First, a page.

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Configuring Root Filesystem Placement

Container Linux supports composite disk devices such as RAID arrays. If the root filesystem is placed on a composite device, special care must be taken to ensure Container Linux can find and mount the filesystem early in the boot process. GPT partition entries have a partition type GUID that specifies what type of partition it is (e.g. Linux filesystem); Container Linux uses special type GUIDs to indicate that a partition is a component of a composite device containing the root filesystem.

Root on RAID

RAID enables multiple disks to be combined into a single logical disk to increase reliability and performance. To create a software RAID array when provisioning a Container Linux system, use the storage.raid section of a Container Linux Config. RAID components containing the root filesystem must have the type GUID be9067b9-ea49-4f15-b4f6-f36f8c9e1818. All other RAID arrays must not have that GUID; the Linux RAID partition GUID a19d880f-05fc-4d3b-a006-743f0f84911e is recommended instead. See the Ignition documentation for more information on setting up RAID for data volumes.

Overview

To place the root filesystem on a RAID array:

  • Create the component partitions used in the RAID array with the type GUID be9067b9-ea49-4f15-b4f6-f36f8c9e1818.
  • Create a RAID array from the component partitions.
  • Create a filesystem labeled ROOT on the RAID array.
  • Remove the ROOT label from the original root filesystem.

Example Container Linux Config

This Container Linux Config creates partitions on /dev/vdb and /dev/vdc that fill each disk, creates a RAID array named root_array from those partitions, and finally creates the root filesystem on the array. To prevent inadvertent booting from the original root filesystem, /dev/vda9 is reformatted with a blank ext4 filesystem labeled unused.

Warning: This will erase both /dev/vdb and /dev/vdc.

This is the human-readable config file. This should not be immediately passed to Container Linux. Learn more.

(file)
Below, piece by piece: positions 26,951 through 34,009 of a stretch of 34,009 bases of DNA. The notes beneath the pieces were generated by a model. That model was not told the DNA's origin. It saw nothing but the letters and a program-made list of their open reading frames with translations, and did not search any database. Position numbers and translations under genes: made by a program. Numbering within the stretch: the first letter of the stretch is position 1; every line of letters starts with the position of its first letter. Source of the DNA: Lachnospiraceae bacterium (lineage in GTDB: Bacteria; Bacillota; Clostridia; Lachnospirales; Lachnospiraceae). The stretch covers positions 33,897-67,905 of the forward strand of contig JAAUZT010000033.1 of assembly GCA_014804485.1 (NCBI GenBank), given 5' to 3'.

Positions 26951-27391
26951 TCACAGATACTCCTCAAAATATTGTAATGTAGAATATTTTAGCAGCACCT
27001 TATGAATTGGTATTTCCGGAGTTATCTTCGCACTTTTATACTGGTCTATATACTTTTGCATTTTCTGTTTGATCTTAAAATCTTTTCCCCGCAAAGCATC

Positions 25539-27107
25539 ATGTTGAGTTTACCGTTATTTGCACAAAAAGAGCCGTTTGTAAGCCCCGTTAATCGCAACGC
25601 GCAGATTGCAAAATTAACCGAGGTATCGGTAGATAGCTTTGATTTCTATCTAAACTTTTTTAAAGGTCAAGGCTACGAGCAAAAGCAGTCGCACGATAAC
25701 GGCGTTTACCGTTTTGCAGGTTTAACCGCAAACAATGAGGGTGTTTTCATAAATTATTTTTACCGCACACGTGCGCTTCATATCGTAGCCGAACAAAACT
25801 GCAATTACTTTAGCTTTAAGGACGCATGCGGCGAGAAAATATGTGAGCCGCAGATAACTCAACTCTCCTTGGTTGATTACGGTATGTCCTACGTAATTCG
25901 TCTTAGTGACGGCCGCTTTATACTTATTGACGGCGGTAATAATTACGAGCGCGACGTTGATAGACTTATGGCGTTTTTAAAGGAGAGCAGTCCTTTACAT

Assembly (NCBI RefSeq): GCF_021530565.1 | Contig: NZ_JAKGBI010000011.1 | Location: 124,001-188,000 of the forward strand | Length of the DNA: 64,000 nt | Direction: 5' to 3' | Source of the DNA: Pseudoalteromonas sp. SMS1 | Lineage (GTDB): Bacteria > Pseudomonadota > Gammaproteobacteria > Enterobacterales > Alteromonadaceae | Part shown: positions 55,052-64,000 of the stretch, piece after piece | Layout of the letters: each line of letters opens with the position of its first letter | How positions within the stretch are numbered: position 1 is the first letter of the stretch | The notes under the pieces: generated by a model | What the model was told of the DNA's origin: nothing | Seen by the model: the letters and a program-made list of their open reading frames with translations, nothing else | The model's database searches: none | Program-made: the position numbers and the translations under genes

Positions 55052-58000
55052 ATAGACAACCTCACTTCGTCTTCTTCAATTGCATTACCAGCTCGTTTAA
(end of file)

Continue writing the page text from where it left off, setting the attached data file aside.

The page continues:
# This config is meant to be consumed by the config transpiler, which will
# generate the corresponding Ignition config. Do not pass this config directly
# to instances of Container Linux.

storage:
  disks:
    - device: /dev/vdb
      wipe_table: true
      partitions:
       - label: root1
         type_guid: be9067b9-ea49-4f15-b4f6-f36f8c9e1818
    - device: /dev/vdc
      wipe_table: true
      partitions:
       - label: root2
         type_guid: be9067b9-ea49-4f15-b4f6-f36f8c9e1818
  raid:
    - name: "root_array"
      level: "raid1"
      devices:
        - "/dev/vdb1"
        - "/dev/vdc1"
  filesystems:
    - name: "ROOT"
      mount:
        device: "/dev/md/root_array"
        format: "ext4"
        label: "ROOT"
    - name: "unused"
      mount:
        device: "/dev/vda9"
        format: "ext4"
        wipe_filesystem: true
        label: "unused"
This is the raw machine configuration, which is not intended for editing. Learn more. Validate the config here.
{
  "ignition": {
    "config": {},
    "timeouts": {},
    "version": "2.1.0"
  },
  "networkd": {},
  "passwd": {},
  "storage": {
    "disks": [
      {
        "device": "/dev/vdb",
        "partitions": [
          {
            "label": "root1",
            "typeGuid": "be9067b9-ea49-4f15-b4f6-f36f8c9e1818"
          }
        ],
        "wipeTable": true
      },
      {
        "device": "/dev/vdc",
        "partitions": [
          {
            "label": "root2",
            "typeGuid": "be9067b9-ea49-4f15-b4f6-f36f8c9e1818"
          }
        ],
        "wipeTable": true
      }
    ],
    "filesystems": [
      {
        "mount": {
          "device": "/dev/md/root_array",
          "format": "ext4",
          "label": "ROOT"
        },
        "name": "ROOT"
      },
      {
        "mount": {
          "device": "/dev/vda9",
          "format": "ext4",
          "label": "unused",
          "wipeFilesystem": true
        },
        "name": "unused"
      }
    ],
    "raid": [
      {
        "devices": [
          "/dev/vdb1",
          "/dev/vdc1"
        ],
        "level": "raid1",
        "name": "root_array"
      }
    ]
  },
  "systemd": {}
}

Limitations

  • Other system partitions, such as USR-A, USR-B, OEM, and EFI-SYSTEM, cannot be placed on a software RAID array.
  • RAID components containing the root filesystem must be partitions on a GPT-partitioned device, not whole-disk devices or partitions on an MBR-partitioned disk.
  • /etc/mdadm.conf cannot be used to configure a RAID array containing the root filesystem.
  • Since Ignition cannot modify the type GUID of existing partitions, the default ROOT partition cannot be reused as a component of a RAID array. A future version of Ignition will support resizing the ROOT partition and changing its type GUID, allowing it to be used as part of a RAID array.